Do What You Love

Do you ever ask yourself a question whether you should specialise in a certain type of photography? There have been a lot of discussions about it and a lot of professionals will support the general opinion "find your niche and become the master of it". But what if this extreme focus is not your style?

The way I see it, there is no right or wrong answer. It all comes down to your own choice. At the end of the day you will do what you feel is right in your heart. I personally would not like to be put into a box because I only photograph sunsets on the beach or black and white long exposure waterscapes or close-up details of rock formations. To me being focused on one type of photography is very limiting. My first love and biggest passion are landscapes but I love diversity and truly believe that beauty can be seen in all things. It could be anything from the last autumnal leaf, a simple detail in a flower petal, soft colours in the sky, evening light in a forest, reflection of a building, a random passer-by to a breath-taking view from a hill top or sunset colours on a deserted beach. I feel this gives me a lot of freedom because I know I can go out in any sort of weather, be happy wherever I am and sometimes bring photos that will remind me of those moments I experienced.

Perhaps it is not the most professional approach but I am a great believer that you should do what you love, whether it is just one thing or several different things. All this is a piece of who you are and it would be a shame not to show it.

Empty Promenade

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  1. I totally agree Vanda! Concentrating on one thing only may have commercial advantages, but I would never want to shut myself off to other photographic possibilities… and you never know where you will find something that really moves you – it may be in a sweeping vista, or the smallest dewdrop balanced on the edge of a petal. And when you feel an emotional response to something, that’s when the best photography happens!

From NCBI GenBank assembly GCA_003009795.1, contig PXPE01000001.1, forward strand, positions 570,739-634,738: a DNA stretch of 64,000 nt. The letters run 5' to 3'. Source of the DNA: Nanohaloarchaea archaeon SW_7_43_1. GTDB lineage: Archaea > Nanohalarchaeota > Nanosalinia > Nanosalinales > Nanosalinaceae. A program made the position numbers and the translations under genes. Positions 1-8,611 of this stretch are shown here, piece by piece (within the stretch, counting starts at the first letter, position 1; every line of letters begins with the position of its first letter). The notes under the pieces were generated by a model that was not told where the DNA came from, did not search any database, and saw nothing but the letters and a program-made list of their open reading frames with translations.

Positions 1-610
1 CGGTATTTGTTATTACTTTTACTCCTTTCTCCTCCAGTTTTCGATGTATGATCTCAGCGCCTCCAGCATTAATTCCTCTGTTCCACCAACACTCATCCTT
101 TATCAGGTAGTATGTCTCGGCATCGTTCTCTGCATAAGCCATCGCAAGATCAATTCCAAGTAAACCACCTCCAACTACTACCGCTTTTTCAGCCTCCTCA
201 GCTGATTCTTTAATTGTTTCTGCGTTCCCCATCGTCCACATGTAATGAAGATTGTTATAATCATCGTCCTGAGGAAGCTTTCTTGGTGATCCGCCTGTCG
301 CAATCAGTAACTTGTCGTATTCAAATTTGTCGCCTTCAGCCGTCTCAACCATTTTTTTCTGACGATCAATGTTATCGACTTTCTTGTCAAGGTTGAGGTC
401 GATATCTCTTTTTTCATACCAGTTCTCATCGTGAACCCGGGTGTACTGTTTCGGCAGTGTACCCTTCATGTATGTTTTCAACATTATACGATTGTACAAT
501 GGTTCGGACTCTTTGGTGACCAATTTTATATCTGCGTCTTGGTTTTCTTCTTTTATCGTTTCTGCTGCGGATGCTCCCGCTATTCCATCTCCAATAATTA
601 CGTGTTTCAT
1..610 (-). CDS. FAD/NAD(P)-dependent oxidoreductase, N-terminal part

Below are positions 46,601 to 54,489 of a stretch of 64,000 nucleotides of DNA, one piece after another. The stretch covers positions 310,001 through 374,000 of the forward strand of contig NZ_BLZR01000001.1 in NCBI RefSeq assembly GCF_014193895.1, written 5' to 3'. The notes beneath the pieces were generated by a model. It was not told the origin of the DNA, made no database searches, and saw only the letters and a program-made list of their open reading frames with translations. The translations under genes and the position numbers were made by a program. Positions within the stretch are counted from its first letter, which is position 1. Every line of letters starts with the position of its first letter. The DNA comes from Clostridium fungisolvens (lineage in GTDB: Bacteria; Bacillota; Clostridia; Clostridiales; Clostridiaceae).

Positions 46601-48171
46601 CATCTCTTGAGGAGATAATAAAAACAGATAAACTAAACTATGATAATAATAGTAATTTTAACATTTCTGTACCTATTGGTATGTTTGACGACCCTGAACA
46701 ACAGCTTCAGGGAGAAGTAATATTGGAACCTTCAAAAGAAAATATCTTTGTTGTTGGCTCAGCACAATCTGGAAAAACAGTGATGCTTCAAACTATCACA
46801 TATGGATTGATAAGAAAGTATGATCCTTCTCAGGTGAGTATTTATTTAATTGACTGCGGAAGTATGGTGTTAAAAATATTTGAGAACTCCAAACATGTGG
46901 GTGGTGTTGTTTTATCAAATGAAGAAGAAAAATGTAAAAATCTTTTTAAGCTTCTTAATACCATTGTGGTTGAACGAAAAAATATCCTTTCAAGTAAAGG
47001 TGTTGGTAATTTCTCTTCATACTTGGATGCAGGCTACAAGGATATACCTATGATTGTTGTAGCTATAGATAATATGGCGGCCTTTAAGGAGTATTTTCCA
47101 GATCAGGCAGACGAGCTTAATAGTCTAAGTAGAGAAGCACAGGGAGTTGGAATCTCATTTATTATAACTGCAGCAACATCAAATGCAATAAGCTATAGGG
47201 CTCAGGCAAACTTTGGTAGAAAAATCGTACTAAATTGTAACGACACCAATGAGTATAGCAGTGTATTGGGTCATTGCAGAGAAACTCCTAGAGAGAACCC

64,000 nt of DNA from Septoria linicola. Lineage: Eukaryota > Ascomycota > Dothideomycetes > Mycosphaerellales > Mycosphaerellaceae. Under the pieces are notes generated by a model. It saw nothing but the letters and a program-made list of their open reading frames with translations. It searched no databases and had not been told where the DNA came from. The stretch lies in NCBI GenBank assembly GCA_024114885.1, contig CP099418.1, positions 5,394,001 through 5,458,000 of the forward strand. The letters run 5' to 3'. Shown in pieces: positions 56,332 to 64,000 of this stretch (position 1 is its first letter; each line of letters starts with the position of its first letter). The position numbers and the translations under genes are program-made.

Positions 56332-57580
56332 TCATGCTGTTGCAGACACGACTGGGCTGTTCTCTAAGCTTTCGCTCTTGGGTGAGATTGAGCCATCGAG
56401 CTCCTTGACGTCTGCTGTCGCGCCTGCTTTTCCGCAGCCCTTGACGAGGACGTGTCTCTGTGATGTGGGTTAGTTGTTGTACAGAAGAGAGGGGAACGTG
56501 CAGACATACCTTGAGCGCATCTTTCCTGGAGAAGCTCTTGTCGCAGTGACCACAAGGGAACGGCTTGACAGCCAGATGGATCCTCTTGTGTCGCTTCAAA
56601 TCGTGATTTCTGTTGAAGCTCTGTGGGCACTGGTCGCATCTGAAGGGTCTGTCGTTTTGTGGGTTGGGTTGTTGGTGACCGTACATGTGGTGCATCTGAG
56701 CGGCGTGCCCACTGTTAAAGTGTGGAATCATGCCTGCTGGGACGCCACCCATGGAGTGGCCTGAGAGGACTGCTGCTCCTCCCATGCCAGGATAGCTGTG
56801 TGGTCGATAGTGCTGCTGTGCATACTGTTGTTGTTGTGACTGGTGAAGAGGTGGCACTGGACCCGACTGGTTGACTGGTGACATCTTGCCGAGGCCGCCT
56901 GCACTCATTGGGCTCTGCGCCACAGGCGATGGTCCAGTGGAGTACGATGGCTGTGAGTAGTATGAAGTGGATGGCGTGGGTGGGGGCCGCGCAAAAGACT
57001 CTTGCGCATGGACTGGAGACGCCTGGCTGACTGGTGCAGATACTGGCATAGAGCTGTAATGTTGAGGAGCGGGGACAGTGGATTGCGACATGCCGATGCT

1. Absolutely Sue. Commercially it makes perfect sense but we should not just think about the commercial value. The artistic value comes from the heart and the passion we put into what we do… And that has no limits…

    1. You are very right Michéla. I couldn’t say it in a better way. I have always loved the way you pay attention to little things that others just pass by!

  2. Sometimes I find myself ‘locked in’ to a certain subject and then it gradually becomes a rut. However, when I just try to find the beauty in the ordinary I will find myself with an objective to please ‘me’ and when that happens I feel I become more creative. Maybe my ‘niche’ will be to have no ‘niche’ :)

  3. As if you answered my question! You have summed it so well, I often aske myself, why this, why that, but what counts is where your own creativity takes you.

    1. That’s right Bea. Your heart will give you the answers. You just have to listen to it. We quite often stop listening because we are told to do things a certain way. Every opinion counts but at the end of the day we have to be true to ourselves and do what we feel is right for us.

  4. Like your post, Vanda. I’ve been thinking about this matter myself. For me, it is the art of seeing, not the subject matter that defines photography which is dramatically displayed in your final photograph with the man on the bridge. Excellent!

    1. Thank you very much Deborah. I could not agree with you more on the art of seeing. You prove it in your beautiful art. I have always admired the way you see the world!

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